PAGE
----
express-The Spring Budget is a matter of weeks away, with the Chancellor Rishi Sunak due to deliver his Budget statement in the House of Commons on March 3. So far, he has kept quiet about the plans in the pipeline for the upcoming tax year.
Last week, the Chancellor was asked for some details on what the broad theme of the 2021 Budget will be.
“My priority throughout this crisis has always been to try and protect as many people’s jobs as possible through this very difficult period,” he said, during an interview with Sky News.
“That will remain my overriding economic priority.”
Sky’s economics editor Ed Conway pressed the Chancellor on the theme, specifically asked whether it would be about raising taxes and/or balancing the books
The Chancellor replied: “Well, I think public finances are important and we’ve only been able to provide the support that we have because of a strong economy and strong public finances coming into this.
“And I want to make sure that whenever the next shock hits the country, that we can also respond in the same way.
“That will require our public finances to be put back in a strong and sustainable position.
“I’ve said I will always be honest and upfront with people about what exactly that means.”
Ahead of the Budget, a wealth of financial experts have been sharing their suggestions about what could be announced.
There’s no doubt businesses and individuals alike are hoping for a clear plan for economic recovery from the Chancellor’s announcement on March 3.
Melissa Geiger, Head of International Tax and Tax Policy at KPMG in the UK, argues that any initiatives are unlikely to represent systemic reform, for risk of damaging confidence.
“There is widespread expectation that taxes will have to rise to help pay down the country’s debt and invest in areas of public services such as the NHS,” she said.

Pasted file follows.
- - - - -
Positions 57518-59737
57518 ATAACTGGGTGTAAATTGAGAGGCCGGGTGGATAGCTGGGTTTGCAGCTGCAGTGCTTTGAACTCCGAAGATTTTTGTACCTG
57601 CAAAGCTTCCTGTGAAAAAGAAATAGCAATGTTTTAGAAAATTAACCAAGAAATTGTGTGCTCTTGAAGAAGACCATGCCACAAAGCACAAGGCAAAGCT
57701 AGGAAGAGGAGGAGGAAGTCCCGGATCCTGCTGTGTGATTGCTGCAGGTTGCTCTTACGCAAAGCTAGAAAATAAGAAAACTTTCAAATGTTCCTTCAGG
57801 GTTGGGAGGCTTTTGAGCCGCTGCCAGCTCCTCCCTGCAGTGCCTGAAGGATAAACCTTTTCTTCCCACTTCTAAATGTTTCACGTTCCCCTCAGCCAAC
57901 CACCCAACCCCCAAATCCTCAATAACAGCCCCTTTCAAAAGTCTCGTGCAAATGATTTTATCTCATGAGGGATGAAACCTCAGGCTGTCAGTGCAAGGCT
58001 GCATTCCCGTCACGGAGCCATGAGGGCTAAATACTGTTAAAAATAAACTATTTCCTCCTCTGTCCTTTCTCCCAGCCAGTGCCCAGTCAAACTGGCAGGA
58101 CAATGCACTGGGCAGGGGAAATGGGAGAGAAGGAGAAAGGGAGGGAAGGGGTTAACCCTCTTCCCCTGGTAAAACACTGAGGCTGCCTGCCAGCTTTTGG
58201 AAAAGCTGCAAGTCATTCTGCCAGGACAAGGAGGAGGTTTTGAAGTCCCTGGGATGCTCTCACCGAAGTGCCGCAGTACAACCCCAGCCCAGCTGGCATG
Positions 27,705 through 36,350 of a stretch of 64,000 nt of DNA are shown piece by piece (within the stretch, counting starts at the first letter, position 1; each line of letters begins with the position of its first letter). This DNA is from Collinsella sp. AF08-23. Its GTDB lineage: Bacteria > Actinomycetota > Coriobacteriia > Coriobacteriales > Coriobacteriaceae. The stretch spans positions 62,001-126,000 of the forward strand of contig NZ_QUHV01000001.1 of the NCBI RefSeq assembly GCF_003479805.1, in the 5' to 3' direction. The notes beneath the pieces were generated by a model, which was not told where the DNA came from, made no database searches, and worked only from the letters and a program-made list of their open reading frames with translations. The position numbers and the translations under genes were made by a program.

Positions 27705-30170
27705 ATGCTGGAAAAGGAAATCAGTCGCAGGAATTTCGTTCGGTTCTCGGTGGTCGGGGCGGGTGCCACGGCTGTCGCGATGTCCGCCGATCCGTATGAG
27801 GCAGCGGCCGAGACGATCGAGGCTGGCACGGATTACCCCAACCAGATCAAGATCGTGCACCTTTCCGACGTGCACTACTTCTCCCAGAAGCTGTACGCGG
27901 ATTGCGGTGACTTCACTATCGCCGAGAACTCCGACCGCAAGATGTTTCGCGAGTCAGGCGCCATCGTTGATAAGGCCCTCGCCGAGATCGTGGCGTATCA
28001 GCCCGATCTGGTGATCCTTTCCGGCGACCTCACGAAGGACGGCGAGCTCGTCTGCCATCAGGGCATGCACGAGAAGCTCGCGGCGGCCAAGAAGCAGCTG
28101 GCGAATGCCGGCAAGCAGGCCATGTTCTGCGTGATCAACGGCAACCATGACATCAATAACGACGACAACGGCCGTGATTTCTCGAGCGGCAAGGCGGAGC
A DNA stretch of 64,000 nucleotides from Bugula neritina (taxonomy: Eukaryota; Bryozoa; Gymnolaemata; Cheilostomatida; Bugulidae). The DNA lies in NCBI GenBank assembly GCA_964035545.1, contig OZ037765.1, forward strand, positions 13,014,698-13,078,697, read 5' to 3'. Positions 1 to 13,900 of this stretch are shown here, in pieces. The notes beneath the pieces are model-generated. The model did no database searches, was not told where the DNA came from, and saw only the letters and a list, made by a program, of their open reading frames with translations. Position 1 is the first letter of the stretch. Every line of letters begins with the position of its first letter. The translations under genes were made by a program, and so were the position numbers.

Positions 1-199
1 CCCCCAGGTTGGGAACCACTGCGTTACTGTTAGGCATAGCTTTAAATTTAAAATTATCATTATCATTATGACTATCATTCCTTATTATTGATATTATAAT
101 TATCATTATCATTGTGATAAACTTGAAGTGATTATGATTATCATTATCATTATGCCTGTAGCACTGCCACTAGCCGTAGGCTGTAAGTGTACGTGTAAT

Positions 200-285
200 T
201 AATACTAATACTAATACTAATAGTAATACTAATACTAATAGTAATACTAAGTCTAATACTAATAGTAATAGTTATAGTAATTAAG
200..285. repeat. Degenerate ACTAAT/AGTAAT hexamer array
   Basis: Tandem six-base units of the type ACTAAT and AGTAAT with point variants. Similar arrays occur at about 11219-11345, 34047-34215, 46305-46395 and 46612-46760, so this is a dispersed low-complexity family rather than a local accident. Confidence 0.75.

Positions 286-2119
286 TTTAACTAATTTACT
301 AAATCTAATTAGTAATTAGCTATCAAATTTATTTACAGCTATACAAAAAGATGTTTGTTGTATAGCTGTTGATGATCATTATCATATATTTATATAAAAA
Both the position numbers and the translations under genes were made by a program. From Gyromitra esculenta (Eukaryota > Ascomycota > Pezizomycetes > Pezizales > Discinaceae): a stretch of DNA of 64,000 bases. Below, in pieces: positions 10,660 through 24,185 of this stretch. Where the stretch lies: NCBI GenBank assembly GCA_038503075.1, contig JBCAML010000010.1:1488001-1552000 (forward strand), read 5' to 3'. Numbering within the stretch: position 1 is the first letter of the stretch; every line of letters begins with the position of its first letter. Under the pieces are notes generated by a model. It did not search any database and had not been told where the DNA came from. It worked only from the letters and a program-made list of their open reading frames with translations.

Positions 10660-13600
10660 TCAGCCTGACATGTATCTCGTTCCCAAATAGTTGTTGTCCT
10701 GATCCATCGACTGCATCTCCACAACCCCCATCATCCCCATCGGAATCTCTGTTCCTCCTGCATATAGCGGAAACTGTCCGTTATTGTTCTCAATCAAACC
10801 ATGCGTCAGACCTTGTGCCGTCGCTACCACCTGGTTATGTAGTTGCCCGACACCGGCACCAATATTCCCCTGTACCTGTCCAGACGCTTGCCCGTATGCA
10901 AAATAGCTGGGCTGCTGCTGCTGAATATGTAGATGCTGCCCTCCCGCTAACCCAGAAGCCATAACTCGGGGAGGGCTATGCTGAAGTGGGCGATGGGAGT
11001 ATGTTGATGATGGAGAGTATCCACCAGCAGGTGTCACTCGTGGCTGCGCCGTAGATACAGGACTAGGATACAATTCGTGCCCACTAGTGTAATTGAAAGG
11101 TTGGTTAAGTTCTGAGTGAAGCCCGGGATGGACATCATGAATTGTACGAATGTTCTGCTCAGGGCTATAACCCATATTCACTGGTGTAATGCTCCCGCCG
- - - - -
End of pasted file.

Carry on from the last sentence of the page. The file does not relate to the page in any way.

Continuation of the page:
“But economically the Chancellor also needs to spur on GDP growth and tackle the unemployment crisis caused by the pandemic.
“Tax increases will help the deficit situation but act as a drag on unemployment and GDP growth.
“Whatever the Chancellor chooses to announce on March 3 it will be a gamble but is also unlikely to represent systemic reform.
“Inevitably some structural reform is needed to steer us out of the current economic crisis, but the economy is probably too fragile.
“Provided the vaccine rollout allows us to emerge from the current pandemic over the summer with limited likelihood of a return to lockdown next winter, it is far more likely that we will see more sweeping tax measures in the Autumn Budget.”
According to Ms Geiger, the Chancellor may well make some changes to increase tax revenues at Budget, and she’s suggested this could include Stamp Duty, an online tax, corporation tax, and pensions relief reform.
She also suggested there are some tax changes which are likely to be deferred.
Reasons for this could be to avoid disrupting the economy in the short-term or to allow for more considered policy development.
Capital Gains Tax (CGT), Income Tax and VAT are among those which Ms Geiger suggested may be deferred.
Another is National Insurance – however there could be “small changes” announced to Budget, she suggested, explaining this potential move would impact workers who have reached state pension age.
“We might see some small changes; for example, imposing NIC on those that continue to work beyond the State Pension age,” said Ms Geiger.
“Inevitably, however, any changes to National Insurance would best be undertaken as part of a wider review of the taxation of work, ensuring that tax burdens are fair, and that the system works for modern ways of working.”